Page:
Where is the atonement?

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Where is the atonement?

Second in line at the top tier of power is the chief of the staff. The chiefs share a president’s glory as well as his disgraces. A total of 33 chiefs have served under presidents since the founding of the Korean government. Kim Chung-yum, who still holds the record for the longest-serving chief of staff, led the country out of poverty with the drive for industrialization and served nine years and two months under President Park Chung Hee. Hahm Pyong-choon, diplomat-turned-presidential secretary, died in the 1983 bombing in Yangon, Burma (Now known as Myanmar), in an assassination attempt against President Chun Doo Hwan by North Korea.

When it comes to political corruption, chief presidential secretaries’ black money is the most dangerous and shameful. When they go bad, their misdeeds can deal a fatal blow to the president as well as the administration. Of the 33 chiefs of staff, one served a prison term for bribery. He was Park Jie-won, chief secretary to President Kim Dae-jung. Han Gwang-ok was also found guilty of taking bribes worth 30 million won ($25,470) , but he filed an appeal after the person who claimed to have given him the money recently confessed to lying under oath.

Park served two years and six months in jail for receiving 100 million won from tycoons of the SK and Kumho groups. In his final words in court in 2004, he pledged to repent for falling prey to shady “customs.” We have to wonder about that statement: Since when did it become a custom for the senior presidential secretary to pocket bribes? Nevertheless, he appeared to be sincerely sorry.

Park had a stunning fall from grace and became one of the most influential politicians to admit to a felony. But his comeback was equally dramatic. In 2008, he returned to the political stage by winning a legislative seat. In just two years, he became the floor leader of the Democratic Party. In the incoming 19th National Assembly, he will serve as floor leader for the main opposition Democratic United Party for the second time while chairing the party’s emergency committee. He is dubbed the Kingmaker for his maneuvering with potential presidential candidates like Moon Jae-in and Lee Hae-chan. The 70-year-old veteran politician may be at the peak of his political career.

Upon returning to the legislature in 2008, Park carried a heavy onus on his shoulder. He was obliged to restore his reputation and honor the people who forgave him for his crime. Instead of demonstrating integrity and responsibility, however, he became more sensational, outspoken, accusatory and wayward. He attacked the president and the administration with more rancor than reason. The government and ruling party often ran into political stalemates because of his reckless behavior.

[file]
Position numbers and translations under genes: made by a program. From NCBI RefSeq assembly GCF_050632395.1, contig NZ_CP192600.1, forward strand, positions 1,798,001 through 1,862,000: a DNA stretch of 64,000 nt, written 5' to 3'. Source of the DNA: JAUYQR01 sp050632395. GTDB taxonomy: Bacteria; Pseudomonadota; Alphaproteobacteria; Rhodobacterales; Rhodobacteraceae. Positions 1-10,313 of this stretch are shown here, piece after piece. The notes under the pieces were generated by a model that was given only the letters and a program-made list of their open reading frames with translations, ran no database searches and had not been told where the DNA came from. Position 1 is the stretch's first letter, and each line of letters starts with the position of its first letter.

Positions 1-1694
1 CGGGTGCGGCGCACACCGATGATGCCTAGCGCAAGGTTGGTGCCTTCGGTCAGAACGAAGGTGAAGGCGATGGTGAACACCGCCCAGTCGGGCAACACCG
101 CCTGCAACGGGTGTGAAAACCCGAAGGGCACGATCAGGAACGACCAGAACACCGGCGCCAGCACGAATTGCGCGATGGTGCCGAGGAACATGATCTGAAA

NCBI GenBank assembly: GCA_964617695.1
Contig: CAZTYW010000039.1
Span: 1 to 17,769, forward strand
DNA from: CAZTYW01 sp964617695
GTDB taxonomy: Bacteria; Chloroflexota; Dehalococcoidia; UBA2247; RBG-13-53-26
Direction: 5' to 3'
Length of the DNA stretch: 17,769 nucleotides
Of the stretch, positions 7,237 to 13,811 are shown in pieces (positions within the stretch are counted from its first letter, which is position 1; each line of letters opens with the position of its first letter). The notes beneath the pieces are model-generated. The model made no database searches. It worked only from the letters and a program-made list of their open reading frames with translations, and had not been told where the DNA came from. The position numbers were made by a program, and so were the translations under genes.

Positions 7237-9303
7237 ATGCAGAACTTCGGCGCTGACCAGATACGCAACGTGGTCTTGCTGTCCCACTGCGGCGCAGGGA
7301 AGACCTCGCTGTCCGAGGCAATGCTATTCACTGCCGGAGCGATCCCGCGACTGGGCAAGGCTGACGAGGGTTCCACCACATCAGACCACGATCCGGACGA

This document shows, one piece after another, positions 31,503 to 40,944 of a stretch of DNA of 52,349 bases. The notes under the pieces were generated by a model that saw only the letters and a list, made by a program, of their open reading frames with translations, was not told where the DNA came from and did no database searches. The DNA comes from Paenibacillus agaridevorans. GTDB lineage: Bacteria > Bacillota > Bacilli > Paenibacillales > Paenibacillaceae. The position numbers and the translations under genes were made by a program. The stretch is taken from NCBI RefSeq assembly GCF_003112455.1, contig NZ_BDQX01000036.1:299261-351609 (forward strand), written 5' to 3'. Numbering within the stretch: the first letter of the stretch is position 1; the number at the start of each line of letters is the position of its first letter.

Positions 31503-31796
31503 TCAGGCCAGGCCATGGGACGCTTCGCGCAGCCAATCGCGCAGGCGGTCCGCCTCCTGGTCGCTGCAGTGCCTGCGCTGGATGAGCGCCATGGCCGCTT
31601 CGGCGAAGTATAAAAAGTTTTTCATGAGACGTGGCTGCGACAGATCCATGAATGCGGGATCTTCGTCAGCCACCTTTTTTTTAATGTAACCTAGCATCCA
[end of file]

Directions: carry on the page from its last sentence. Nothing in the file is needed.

During government questioning, Democratic Party Rep. Kang Gi-jung in November 2010 claimed that First Lady Kim Yoon-ok was behind the bribery scandal involving Nam Sang-tae, then president of Daewoo Shipbuilding & Marine Engineering. Kim allegedly met with the Nam couple and, upon receiving a bribe, ordered the senior secretary on civil affairs to have Nam retain his chief executive position. It would have been scandalous enough to impeach the president. Park rubbed it in by saying the party had substantial evidence to back Kang’s story. But neither Park nor Kang was able to present any evidence.

In January 2011, Democratic Party Rep. Lee Seok-hyun took aim at Ahn Sang-soo, then head of the ruling Grand National Party. He claimed Ahn’s son was admitted to the Seoul National University law school through the back door. Park stepped in to say that Lee was correct in his information and that they had given Ahn a pass on the scandal because he had been cooperative with the opposition. But again they failed to back up their claim with evidence. Instead, they made fools of themselves when SNU flatly denied the allegation.

The crown of Park’s career record will be his second term as the floor leader. His footing in society has become weighty again. And yet his tongue remains as light as ever. He recently claimed Park Geun-hye, the presidential frontrunner among candidates in the conservative camp, has met Park Tae-kyu, a lobbyist for savings banks, several times. He said he has a taped record of testimony from a witness to their meetings, which he has yet to produce. Strangely, he again chooses to hide evidence that should be in his favor. Park Geun-hye has filed charges for defamation.

The reelected floor leader also was accused of receiving 15 billion won from Chung Mong-hun, chairman of Hyundai Asan, who committed suicide. He was acquitted in a trial in which he insisted that prosecutors’ indictment was based simply on a one-sided, unproven story from the briber. The man who pleaded innocence and had been a victim of a groundless accusation is doing the same to others. He who once pledged atonement should know better.

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